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President Lincoln and his family summered here from 1862-1864 to escape the awful climate (physical and political) of the White House.
President Lincoln and his family summered here from 1862-1864 to escape the awful climate (physical and political) of the White House. Here he penned the second draft of his Emancipation Proclamation. Recognizing that Lincoln's political acumen was rivaled by his taste in abodes, later presidents James Buchanan, Rutherford B. Hayes, and Chester A. Arthur all took up the cottage as a summer residence as well. In addition to simply looking lovely, the cottage today contains several exhibits, as well as a reproduction of the desk on which Lincoln wrote his Proclamation.
140 Rock Creek Church Rd NW, Washington, DC 20011, USA
This is no Congressional Cemetery, no Arlington Cemetery
This massive, stunning Catholic Basilica is not only the perfect place for any American Catholic to make a pilgrimage; people of any faith will be in awe when they see the sheer size of this church
This monastery is an odd one
Columbia Height's Latin American Youth Center's colorful house is dedicated to teaching and encouraging art in the community, and they keep a small art gallery showing exhibits of works by local youths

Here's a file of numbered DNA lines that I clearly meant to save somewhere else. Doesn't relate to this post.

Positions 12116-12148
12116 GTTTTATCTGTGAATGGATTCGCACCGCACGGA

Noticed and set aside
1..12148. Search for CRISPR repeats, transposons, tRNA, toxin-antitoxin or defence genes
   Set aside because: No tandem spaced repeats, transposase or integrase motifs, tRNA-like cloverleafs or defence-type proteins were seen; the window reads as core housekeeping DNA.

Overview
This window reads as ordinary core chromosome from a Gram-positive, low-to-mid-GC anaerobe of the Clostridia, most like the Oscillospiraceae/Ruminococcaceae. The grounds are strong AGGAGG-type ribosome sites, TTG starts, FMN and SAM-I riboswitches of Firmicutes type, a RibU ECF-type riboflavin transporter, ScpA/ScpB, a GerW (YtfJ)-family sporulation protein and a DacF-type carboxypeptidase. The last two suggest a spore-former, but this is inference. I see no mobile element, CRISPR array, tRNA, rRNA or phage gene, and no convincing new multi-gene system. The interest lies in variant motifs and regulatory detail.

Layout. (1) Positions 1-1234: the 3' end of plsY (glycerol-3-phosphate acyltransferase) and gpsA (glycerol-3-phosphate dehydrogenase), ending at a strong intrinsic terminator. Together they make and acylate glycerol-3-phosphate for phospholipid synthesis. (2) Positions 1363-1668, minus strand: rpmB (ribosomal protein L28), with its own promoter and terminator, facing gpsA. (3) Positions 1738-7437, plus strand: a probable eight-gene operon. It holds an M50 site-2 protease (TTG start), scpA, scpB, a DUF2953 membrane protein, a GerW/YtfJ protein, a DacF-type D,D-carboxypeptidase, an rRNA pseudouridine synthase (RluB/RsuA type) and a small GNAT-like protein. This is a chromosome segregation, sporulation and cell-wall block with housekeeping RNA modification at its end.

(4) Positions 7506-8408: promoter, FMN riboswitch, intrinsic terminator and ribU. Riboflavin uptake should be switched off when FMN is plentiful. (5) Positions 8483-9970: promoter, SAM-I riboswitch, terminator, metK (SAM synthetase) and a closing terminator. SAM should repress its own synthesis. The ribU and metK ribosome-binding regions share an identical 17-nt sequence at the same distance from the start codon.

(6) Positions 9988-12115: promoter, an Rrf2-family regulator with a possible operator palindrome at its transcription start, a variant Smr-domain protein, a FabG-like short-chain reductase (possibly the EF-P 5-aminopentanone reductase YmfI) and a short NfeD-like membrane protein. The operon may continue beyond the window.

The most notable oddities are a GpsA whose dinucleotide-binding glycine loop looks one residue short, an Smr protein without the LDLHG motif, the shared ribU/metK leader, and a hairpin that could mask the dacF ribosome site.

Mount Pleasant's residential streets are filled with beautiful old single-family homes and rowhouses, and several old estates
The Mall's only local memorial, and the only memorial to WWI, is this small structure in the form of a Doric-style open-air temple serving as tribute to the 26,000 Washingtonians who served in the Great War
The nation's only monument to African American Civil War soldiers
Housed in the beautiful former Embassy of Mexico, the cultural center has a nice collection of Mexican artwork, and puts on frequent classical and other musical performances, as well as film screenings, lectures, and other events
A hidden gem of magnificent proportions, for only those in the know
Native Washingtonians Duke Ellington and Pearl Bailey performed in the Lincoln Theatre